Digital Publishing Company Aligns Multiple Teams with Wrike to Improve On-Time Delivery of Projects by 50%
Due to significant growth in readership and strategic partnerships, projects at Brief Media increased in volume and complexity, and a new system was needed to coordinate efforts across teams, partners, and clients
The company reorganized, adding a Creative department and shifting Courtnie McKone into a dedicated Project Manager role to manage projects across Creative, Technology, Sales, Marketing, Audience Development, and Content teams.
Prior to implementing Wrike, Brief Media utilized Basecamp to manage projects, Pivotal Tracker to manage Development and QA tasks, WuFoo forms to manage inbound requests from Sales and clients, and Google Sheets to track time. They used instant messengers and email to collaborate and manage workflow. One of their key challenges was difficulty organizing and searching for project materials. There was little hierarchical structure for organizing content which meant people spent a lot of time manually searching for items. “With Basecamp it’s harder to find files,” says McKone. “You have to create so many projects, and it’s only a list view.” There was also no automatic way to monitor time spent per project in Google Docs, and no way to proactively identify issues.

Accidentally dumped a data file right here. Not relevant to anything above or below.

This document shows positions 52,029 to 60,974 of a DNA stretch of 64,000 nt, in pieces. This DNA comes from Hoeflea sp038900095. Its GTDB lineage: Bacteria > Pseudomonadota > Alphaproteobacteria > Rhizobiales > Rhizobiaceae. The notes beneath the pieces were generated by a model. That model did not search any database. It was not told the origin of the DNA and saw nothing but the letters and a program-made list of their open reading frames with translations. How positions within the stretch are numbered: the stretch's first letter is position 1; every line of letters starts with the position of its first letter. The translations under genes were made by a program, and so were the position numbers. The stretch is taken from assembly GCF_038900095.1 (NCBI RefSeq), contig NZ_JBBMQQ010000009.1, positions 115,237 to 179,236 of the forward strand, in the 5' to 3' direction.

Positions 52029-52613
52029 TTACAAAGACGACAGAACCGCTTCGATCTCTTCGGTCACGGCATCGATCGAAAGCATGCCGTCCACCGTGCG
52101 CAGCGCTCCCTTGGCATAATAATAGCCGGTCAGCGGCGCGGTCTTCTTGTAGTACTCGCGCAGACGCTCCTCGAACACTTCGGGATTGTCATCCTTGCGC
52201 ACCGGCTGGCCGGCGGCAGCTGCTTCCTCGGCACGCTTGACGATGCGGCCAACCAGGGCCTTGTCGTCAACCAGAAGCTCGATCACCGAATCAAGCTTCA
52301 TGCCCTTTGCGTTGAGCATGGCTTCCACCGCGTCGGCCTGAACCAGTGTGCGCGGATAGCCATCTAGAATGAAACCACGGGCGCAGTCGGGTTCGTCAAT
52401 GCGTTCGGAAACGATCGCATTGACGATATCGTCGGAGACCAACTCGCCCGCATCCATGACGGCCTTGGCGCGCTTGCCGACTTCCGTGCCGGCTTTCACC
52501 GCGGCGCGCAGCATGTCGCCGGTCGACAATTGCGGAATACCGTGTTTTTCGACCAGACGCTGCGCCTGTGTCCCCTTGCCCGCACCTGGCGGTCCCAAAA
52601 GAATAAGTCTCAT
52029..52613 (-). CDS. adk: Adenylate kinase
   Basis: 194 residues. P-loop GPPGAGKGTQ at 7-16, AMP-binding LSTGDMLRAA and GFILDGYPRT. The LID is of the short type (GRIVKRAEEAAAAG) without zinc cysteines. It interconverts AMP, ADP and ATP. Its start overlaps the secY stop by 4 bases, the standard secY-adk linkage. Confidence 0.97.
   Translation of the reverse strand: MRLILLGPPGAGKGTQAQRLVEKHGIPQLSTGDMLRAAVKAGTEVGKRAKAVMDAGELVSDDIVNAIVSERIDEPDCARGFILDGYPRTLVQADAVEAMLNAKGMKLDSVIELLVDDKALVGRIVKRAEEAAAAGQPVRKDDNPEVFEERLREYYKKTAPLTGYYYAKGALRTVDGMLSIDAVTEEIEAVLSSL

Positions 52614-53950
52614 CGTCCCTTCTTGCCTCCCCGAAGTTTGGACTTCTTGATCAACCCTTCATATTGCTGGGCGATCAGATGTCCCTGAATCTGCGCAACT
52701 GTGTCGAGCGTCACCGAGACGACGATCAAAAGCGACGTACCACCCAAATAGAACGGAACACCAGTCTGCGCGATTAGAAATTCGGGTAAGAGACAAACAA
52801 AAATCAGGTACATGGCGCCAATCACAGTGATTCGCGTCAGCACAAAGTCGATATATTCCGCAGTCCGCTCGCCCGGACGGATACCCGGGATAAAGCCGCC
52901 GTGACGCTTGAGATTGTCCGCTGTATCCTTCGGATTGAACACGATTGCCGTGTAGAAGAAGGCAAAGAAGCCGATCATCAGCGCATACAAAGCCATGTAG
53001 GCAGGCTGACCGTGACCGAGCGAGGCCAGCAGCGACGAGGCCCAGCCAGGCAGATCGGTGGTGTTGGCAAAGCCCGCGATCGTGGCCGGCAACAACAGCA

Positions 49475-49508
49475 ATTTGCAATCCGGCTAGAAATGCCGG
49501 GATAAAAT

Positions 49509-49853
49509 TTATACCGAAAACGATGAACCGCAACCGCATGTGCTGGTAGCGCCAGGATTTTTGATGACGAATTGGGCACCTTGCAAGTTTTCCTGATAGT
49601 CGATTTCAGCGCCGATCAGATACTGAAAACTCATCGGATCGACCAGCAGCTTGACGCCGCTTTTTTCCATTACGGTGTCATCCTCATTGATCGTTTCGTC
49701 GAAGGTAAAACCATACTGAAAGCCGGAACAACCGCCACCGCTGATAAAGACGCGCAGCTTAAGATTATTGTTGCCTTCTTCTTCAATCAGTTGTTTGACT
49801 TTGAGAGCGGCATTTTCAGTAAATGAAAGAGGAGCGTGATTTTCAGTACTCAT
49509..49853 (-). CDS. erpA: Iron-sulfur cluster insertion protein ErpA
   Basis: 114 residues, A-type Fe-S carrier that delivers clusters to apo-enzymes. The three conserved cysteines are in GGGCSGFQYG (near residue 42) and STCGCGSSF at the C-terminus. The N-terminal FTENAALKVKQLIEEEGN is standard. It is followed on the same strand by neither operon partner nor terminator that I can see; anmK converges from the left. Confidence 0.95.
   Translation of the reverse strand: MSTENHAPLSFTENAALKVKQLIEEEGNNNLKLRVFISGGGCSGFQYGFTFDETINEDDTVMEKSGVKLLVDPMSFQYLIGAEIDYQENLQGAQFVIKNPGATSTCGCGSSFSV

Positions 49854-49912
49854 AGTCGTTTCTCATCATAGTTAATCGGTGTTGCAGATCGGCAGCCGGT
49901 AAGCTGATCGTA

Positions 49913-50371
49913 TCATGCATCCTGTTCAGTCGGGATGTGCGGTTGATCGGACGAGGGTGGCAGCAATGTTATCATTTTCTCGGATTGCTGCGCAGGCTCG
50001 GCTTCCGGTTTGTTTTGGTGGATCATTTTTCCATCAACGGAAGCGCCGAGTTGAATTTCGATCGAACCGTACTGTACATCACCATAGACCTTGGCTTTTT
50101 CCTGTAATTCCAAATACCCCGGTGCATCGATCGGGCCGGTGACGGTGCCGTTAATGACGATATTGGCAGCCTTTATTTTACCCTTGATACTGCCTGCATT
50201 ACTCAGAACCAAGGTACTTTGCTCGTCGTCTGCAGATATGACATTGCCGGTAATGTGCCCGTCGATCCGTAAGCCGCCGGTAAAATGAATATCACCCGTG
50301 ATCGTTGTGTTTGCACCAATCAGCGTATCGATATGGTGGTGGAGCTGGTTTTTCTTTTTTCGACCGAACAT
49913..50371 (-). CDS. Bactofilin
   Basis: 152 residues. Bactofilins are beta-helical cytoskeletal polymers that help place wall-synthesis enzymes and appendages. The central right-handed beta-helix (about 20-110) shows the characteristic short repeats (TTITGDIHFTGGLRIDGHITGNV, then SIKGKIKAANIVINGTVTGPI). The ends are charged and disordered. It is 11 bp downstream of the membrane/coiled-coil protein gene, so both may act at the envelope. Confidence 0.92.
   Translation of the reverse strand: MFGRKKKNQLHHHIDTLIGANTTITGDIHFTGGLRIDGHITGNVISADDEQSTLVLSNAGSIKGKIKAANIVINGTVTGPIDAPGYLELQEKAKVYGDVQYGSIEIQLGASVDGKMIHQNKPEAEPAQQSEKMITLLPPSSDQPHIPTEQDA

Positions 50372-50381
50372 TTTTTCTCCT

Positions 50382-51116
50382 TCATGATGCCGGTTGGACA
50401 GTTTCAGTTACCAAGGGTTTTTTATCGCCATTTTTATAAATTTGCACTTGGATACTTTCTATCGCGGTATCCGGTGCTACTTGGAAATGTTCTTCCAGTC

McKone realized they needed a more robust project management system to track and coordinate efforts across teams, partners, and clients. She evaluated over 20 systems including Workfront, 10,000 Feet, and Resource Guru. She selected Wrike because its comprehensive, time-saving features: a faster, more user-friendly interface, powerful Dashboards, comprehensive task management, and time-tracking capabilities.
* Photo provided courtesy of Brief Media.
Everybody was really positive about Wrike because almost everybody was using 2 or 3 systems each, and it gets exhausting for people. So telling them you can do all the same stuff in relatively the same way, in one place — they were pretty excited about that.